In what world does a man charged with 34 counts of illegal trapping – brought to light by the gruesome strangling of a family pet in a snare as her owner tried in vain to free her – get off scot-free because the state bungled the case?

New Mexico, that’s where.

Chimayó trapper Marty Cordova was charged with 14 counts of unlawful possession of a protected species, 10 counts of failure to mark traps, and five counts each of trapping within 25 yards of a roadway and failure to check traps on a daily basis. A Santa Fe magistrate judge threw out the evidence and dismissed the case because the New Mexico Game and Fish Department failed to serve Cordova with a search warrant and failed to preserve evidence.

And oh, what evidence it was.

Game and Fish and BLM surveillance camera images captured Cordova and his pickup truck at the Santa Cruz lake trapping site where Roxy, an 8-year-old heeler mix owned by Dave Clark of Española, was strangled in November 2018.

And as reported by the Journal’s T.S. Last on Oct 15, the search of Cordova’s property turned up 10 bobcat skulls and hides from six bobcats, five foxes, a ringtail cat and a badger, all frozen. Those “protected” species can be trapped, but only in season and with a permit. Also found: Cordova’s cellphone, allegedly containing selfies of himself alongside some of the animals caught in traps.

It’s unsettling but not surprising that Game and Fish did not dot its “i”s and cross its “t”s to make the safety of domesticated animals and wildlife a priority. Roxy is just one of the many pets and wild animals New Mexicans have freed from traps and snares on public lands.

Perhaps the officer who forgot to give Cordova a copy of the search warrant affidavit or read him his Miranda rights, as required by law, was just having an off day. Ditto for the officer who tossed out the labeled plastic bags and containers that the carcasses and pelts were found in. And for the officer who deleted select images from the trail cameras.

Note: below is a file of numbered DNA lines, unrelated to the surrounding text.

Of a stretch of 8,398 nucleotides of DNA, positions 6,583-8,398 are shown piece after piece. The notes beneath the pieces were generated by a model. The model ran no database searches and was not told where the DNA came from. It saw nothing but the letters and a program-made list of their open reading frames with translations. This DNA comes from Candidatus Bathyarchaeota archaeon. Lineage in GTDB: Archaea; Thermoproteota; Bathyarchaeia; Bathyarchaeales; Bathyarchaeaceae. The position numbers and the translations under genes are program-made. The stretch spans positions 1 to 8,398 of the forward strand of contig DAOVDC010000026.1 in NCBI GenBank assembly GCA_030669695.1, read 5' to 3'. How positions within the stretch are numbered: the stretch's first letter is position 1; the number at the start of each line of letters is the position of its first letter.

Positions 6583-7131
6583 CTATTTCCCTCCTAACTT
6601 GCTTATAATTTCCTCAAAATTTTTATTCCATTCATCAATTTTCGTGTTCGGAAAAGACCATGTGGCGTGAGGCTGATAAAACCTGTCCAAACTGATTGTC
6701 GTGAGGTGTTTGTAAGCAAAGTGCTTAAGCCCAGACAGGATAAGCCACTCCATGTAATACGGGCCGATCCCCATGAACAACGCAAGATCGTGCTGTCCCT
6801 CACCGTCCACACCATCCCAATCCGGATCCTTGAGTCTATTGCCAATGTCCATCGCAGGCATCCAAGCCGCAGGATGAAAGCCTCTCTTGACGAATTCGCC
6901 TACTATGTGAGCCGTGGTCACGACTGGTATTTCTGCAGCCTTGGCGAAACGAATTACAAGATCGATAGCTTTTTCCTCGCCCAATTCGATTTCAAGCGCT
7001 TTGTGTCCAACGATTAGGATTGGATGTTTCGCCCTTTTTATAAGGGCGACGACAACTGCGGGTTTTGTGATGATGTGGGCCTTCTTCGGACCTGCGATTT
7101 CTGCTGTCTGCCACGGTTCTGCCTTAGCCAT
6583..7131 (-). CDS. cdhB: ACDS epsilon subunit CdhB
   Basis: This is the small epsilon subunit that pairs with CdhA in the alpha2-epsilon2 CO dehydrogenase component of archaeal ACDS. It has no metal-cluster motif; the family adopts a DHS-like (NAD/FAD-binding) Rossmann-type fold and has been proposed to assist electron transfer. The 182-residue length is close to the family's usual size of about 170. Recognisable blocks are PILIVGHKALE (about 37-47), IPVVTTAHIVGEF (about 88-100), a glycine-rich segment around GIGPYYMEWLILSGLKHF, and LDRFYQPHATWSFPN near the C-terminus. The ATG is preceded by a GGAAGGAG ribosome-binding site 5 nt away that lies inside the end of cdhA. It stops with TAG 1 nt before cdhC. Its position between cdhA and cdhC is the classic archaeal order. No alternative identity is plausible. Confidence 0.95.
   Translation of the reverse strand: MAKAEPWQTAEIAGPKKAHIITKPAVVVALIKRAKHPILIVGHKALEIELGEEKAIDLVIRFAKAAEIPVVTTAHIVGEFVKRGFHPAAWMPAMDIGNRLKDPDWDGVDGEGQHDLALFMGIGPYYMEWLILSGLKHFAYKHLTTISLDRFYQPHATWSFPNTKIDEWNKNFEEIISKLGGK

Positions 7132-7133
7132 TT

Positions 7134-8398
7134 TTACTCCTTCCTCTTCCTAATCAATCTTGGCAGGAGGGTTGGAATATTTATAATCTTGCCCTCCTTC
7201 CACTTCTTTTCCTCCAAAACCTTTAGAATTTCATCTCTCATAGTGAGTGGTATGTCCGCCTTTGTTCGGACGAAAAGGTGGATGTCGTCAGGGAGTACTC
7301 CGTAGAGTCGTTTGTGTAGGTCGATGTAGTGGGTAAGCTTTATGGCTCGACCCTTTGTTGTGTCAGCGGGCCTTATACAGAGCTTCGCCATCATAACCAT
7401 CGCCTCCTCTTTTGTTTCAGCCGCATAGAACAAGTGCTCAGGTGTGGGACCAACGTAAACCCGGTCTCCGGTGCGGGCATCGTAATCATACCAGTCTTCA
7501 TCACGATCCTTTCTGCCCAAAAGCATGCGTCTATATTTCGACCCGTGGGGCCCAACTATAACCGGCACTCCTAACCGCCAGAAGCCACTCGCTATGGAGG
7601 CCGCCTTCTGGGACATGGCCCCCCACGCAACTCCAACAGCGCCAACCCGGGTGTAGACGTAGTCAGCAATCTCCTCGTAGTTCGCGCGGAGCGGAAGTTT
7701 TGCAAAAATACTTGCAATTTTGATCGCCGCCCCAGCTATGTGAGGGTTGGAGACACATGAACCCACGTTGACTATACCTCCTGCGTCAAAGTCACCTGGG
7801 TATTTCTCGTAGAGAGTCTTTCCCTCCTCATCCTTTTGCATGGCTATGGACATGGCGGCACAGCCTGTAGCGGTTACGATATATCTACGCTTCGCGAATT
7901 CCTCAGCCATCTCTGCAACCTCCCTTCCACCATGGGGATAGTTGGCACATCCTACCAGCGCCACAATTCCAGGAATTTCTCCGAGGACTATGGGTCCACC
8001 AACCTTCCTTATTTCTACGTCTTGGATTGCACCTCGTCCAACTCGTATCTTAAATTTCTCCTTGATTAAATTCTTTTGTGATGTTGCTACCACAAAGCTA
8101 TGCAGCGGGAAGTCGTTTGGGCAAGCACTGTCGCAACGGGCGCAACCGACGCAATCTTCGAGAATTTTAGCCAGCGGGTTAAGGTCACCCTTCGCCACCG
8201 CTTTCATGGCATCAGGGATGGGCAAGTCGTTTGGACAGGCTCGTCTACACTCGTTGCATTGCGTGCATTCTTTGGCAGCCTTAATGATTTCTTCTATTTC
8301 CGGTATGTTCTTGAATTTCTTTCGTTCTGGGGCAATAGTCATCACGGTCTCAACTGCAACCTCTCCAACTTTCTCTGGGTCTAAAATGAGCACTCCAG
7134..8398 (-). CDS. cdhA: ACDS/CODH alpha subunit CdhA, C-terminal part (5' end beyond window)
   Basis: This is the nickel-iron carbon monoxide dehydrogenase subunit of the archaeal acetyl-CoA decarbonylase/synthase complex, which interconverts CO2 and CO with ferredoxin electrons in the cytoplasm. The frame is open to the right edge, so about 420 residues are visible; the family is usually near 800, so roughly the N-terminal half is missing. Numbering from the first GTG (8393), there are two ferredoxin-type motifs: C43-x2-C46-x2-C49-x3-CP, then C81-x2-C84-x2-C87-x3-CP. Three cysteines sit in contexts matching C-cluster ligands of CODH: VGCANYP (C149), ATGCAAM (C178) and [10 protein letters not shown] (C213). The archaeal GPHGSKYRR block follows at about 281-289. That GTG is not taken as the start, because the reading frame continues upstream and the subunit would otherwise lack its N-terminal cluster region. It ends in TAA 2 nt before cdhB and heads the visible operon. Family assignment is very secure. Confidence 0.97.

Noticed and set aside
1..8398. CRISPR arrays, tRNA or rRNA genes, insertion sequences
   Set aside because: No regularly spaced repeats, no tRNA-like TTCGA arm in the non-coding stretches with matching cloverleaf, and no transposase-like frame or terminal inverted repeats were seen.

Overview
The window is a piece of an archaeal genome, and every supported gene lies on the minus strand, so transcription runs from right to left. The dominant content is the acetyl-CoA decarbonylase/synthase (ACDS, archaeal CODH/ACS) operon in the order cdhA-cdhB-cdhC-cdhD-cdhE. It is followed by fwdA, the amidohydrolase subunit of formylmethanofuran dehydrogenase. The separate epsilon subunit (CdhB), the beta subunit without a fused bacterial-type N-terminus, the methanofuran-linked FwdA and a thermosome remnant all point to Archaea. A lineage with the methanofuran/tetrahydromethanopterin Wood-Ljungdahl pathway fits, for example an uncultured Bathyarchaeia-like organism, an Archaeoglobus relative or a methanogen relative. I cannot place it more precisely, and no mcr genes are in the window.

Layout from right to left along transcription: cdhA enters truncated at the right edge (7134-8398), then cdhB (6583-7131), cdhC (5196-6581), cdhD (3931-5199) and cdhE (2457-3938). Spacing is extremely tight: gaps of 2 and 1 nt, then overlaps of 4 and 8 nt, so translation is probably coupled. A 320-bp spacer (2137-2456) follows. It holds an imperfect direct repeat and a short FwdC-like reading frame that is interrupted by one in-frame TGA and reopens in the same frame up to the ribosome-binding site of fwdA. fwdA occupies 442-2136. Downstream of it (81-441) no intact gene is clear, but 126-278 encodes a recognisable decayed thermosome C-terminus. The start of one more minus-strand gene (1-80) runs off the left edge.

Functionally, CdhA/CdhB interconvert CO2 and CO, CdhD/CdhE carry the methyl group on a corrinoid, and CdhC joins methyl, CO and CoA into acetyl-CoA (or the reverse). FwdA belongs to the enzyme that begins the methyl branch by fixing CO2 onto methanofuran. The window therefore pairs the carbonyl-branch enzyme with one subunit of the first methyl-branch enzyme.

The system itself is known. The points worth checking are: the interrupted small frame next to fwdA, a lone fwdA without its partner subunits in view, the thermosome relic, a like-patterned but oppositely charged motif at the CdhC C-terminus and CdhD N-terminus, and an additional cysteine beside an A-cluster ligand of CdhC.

Three strikes, and once again a safe public landscape in New Mexico is out.

As we wait for state lawmakers to finally grasp that public lands need to be safe for all the public – once again a trapping ban failed to make it out of the Legislature this year – it is all the more important for New Mexicans to weigh in. Proposed trapping rules dance around the gruesome reality that even with the updates it will still be legal to:

  • Litter public lands with spring-loaded steel-jaw traps and snares, including along trails and roads and ½ mile from picnic areas, rest areas and campgrounds.
  • Set out traps for coyotes or skunks, classified as unprotected furbearers, without getting a license.

And while it will be clarified it is illegal to take mink, river otter, black-footed ferret, coatimundi and American marten, traps, snares and poisons are as indiscriminate as they are deadly.

Ask Roxy’s owner.

New Mexico is so much better than allowing a vocal minority to inflict needless suffering and brutal deaths on animals in the name of “tradition.” We should live up to being the Land of Enchantment, not the Land of Entrapment.

That’s why New Mexicans need to speak up from 6 to 7:30 Wednesday night at the Department of Game and Fish office, 7816 Alamo Road NW. Or send comments to New Mexico Department of Game and Fish, Attn: Furbearer Rule Development, P.O. Box 25112, Santa Fe, NM, 87504; emailed to 

Read this Editorial in the Albuquerque Journal »